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    Frame-Relay – Things to Remember

    By admin | August 15, 2009

    1. When “encapsulation frame-relay” command is issued on an interface, the router will learn all the DLCIs associated with that interface via LMI updates. Then once an IP address is configured on the same interface, InARP request will be sent out on all the learned DLCIs. If the other end is also configured with an IP address, it will reply with its own IP address.
    2. Any DLCIs learned with LMI that are not associated with a subinterface are assumed to be used by the physical interface.
    3. PVC status can be active, inactive, deleted.
    4. Encapsulation types are Cisco (default), IETF; e.g. “encapsulation frame-relay ietf” / “frame-relay interface-dlci 101 ietf” / “frame-relay map ip 101 ietf”.

  • LMI types are Cisco (default), ANSI, q933a; e.g. “frame-relay lmi-type ansi” / “frame-relay lmi-type q933a”.
  • DCE (Frame Relay Switch) always generates LMI.
  • The ANSI T1.617 Annex D LMI and the ITU Q.933 Annex A LMI are equivalent, use DLCI 0 for LMI flows whereas the Cisco LMI uses DLCI 1023.
  • By default, the LMI messages flow every 10 seconds. Every sixth message carries a full Status message, which includes more complete status information about each VC. A router considers its interface to have failed if the router ceases to receive LMI messages from the switch for a number (default 3) of keepalive intervals (default 10 seconds).
  • FR LMI can be disabled by using the “no keepalive” command while using back-to-back frame-relay.
  • Interestingly, the “no frame-relay inverse-arp” / “no frame-relay inverse-arp ip 101”only stops the InARP request, but it doesn’t stop the reply to the InARP request. As a result if one side is configured with “no frame-relay inverse-arp” and also if there is no static mappings at that side, still it will learn layer 3 to layer 2 mappings while replying to InARP from the other side.
  • no frame-relay inverse-arp” command in physical interface is not inherited by the subinterfaces.
  • In multipoint frame-relay configuration, an IP address can be reached if (1) the destination IP address is in the routing table with a valid next-hop and (2) a frame-relay mapping is available for that IP address. With InARP, multipoint/physical interface can’t ping its own IP address. A static mapping of its own DLCI to its own IP is required to work around this issue.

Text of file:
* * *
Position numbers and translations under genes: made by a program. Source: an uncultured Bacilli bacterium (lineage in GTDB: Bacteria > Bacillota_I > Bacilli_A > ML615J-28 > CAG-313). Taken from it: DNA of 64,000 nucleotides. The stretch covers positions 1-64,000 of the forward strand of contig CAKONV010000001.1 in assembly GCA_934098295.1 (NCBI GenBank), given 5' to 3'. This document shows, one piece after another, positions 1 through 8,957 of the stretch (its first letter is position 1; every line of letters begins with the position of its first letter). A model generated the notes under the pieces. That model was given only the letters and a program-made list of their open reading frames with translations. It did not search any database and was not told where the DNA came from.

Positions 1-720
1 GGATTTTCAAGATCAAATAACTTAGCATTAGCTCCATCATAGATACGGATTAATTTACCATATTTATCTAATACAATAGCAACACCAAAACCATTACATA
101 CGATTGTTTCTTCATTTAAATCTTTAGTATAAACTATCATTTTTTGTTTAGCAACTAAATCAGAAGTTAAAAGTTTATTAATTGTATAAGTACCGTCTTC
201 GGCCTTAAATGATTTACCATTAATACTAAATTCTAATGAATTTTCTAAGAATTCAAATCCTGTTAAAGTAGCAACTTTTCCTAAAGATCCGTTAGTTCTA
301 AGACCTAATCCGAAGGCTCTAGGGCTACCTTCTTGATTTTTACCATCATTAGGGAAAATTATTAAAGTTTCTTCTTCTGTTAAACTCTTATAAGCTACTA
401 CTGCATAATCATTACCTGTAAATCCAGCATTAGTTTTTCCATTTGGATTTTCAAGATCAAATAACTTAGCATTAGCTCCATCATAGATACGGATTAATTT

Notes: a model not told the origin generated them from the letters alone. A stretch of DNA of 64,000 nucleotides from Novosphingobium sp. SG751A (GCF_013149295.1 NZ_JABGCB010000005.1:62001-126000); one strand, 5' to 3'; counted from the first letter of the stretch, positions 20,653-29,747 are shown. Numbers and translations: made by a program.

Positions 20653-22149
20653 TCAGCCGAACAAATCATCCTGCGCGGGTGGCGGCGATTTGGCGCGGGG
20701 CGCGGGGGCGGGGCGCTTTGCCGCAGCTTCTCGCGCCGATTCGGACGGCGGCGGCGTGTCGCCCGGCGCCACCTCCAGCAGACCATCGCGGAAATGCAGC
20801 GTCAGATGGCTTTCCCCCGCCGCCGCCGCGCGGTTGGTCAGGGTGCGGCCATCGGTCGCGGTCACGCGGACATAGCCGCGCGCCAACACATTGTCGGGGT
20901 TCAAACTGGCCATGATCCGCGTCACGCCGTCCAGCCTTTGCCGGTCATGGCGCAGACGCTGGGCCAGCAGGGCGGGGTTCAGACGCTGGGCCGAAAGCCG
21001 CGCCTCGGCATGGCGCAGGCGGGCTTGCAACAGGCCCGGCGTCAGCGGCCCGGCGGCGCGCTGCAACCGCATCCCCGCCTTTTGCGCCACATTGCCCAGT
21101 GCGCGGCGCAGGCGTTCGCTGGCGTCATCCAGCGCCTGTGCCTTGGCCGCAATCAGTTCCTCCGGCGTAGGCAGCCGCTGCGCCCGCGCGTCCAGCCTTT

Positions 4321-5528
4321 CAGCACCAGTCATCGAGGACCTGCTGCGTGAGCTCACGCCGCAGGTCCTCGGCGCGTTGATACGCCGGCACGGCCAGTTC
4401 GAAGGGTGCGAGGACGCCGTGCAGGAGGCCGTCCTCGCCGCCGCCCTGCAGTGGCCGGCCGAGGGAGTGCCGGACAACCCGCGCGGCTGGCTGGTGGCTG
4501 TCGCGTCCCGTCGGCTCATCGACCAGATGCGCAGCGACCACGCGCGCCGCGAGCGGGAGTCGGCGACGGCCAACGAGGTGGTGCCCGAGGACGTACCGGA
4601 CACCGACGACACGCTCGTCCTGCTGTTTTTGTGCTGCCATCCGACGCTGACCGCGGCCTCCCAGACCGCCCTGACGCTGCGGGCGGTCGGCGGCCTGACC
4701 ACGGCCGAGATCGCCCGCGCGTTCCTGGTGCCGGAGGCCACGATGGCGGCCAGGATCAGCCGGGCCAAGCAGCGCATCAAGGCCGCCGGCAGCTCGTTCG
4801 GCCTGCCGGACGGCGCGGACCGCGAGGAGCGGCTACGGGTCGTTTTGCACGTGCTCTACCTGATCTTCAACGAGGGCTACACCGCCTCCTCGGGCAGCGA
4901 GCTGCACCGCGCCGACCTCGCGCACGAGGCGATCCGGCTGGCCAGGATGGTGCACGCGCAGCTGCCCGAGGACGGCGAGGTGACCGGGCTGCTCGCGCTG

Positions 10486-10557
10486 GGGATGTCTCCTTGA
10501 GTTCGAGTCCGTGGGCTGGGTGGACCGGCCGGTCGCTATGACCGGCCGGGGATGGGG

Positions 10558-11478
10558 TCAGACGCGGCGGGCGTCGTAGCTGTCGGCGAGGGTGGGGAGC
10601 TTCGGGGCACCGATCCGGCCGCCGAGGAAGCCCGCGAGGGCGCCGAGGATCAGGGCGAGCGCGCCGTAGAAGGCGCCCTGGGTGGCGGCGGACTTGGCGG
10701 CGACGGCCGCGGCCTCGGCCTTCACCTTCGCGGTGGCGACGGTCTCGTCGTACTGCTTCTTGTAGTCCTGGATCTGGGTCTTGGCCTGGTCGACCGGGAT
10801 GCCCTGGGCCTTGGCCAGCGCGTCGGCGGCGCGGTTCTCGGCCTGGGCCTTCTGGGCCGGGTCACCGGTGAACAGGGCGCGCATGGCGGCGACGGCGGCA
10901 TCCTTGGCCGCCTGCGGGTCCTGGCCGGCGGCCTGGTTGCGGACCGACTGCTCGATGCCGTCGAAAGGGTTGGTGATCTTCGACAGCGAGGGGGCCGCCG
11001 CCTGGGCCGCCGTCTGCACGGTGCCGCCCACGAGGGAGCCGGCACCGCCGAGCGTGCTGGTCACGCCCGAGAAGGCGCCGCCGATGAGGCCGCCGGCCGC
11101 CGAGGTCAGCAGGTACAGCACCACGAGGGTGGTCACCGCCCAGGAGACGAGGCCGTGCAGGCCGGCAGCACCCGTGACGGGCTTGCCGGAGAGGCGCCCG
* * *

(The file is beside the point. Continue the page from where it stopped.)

• In point-to-point frame-relay configuration, InARP is disabled by default. And also if both routers use point-to-point subinterfaces, neither would have to be configured with a frame-relay map command, due to the “use this VC to reach all addresses in this subnet” logic. That’s why it can also ping its own IP address.
  • Point-to-point subinterfaces can only have one DLCI assigned to it.
  • Only point-to-point subinterfaces can be unnumbered.
  • Two IP addresses from the same subnet can be configured on two different subinterfaces. It is usually configured on the hub router.
  • frame-relay interface-dlci 101” command does not enable layer 3 to layer 2 resolution. Instead, it simply assigns the DLCI to the interface.
  • Frame-relay static mapping overrides dynamic mapping.
  • For PPPoFR, the virtual-template interface should be configured first, then the virtual-template should be bound to frame-relay DLCI with “frame-relay interface-dlci XXX ppp Virtual-TemplateX” command. This will eliminate lots of issues.
  • In PPPoFR, hardware compression and fancy queueing algorithms, such as weighted fair queueing, custom queueing, and priority queueing, are not applied to virtual access interfaces.
  • There is no CDP by default on a frame-relay interface with the exception of point-to-point subinterface, have to enable it on physical or logical interface separately.
  • By default, IP split horizon is turned off on frame-relay physical interfaces, but not on the subinterfaces.
  • When an interface is configured to do static mapping, there may be some IP addresses mappings due to previous the InARP configuration. We need to use “clear frame-relay inverse-arp” or we have to reload the router after saving the configuration.
  • A point-to-point subinterface can not be reassigned the same subinterface number to be used for multipoint subinterface without first rebooting the router. Instead, a different subinterface number can be used to work around this issue.
  • A physical interface is always in up/up state as long as LMIs are received, DLCIs may not be up in this case. But to be in an up/up state, the subinterface must receive LMIs and at least one of the assigned DLCIs must be up also.
  • The line protocol status of frame-relay physical interface doesn’t depend on the PVC status. So if the “backup interface” command is configured on a frame-relay physical interface, the change of PVC status will not trigger the backup interface to come up. A GRE tunnel (with keepalive) can be used to solve this issue.
  • End-to-end keepalive doesn’t change the status (up/down) of the physical interface; it can only change the status of subinterfaces.
  • By Zakir A. Khan

    * Frame-Relay – Things to Remember .Pdf  |  Download


    Topics: CCNA, CCNA Articles, CCNA R&S | 1 Comment »

    One Response to “Frame-Relay – Things to Remember”

    1. Cisco | All Days Long Says:
      August 15th, 2009 at 2:58 pm

      […] Frame-Relay – Things to Remember | Free Cisco Training & Resources … By admin When “encapsulation frame-relay” command is issued on an interface, the router will learn all the DLCIs associated with that interface via LMI updates. Free Cisco Training & Resources… – http://www.ciscobible.net/ […]


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